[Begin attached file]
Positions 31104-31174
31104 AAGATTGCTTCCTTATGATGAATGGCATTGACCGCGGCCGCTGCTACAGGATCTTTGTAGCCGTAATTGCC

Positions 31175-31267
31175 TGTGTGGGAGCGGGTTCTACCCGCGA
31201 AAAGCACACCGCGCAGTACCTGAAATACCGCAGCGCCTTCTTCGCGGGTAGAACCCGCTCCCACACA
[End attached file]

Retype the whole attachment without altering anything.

Positions 31104-31174
31104 AAGATTGCTTCCTTATGATGAATGGCATTGACCGCGGCCGCTGCTACAGGATCTTTGTAGCCGTAATTGCC

Positions 31175-31267
31175 TGTGTGGGAGCGGGTTCTACCCGCGA
31201 AAAGCACACCGCGCAGTACCTGAAATACCGCAGCGCCTTCTTCGCGGGTAGAACCCGCTCCCACACA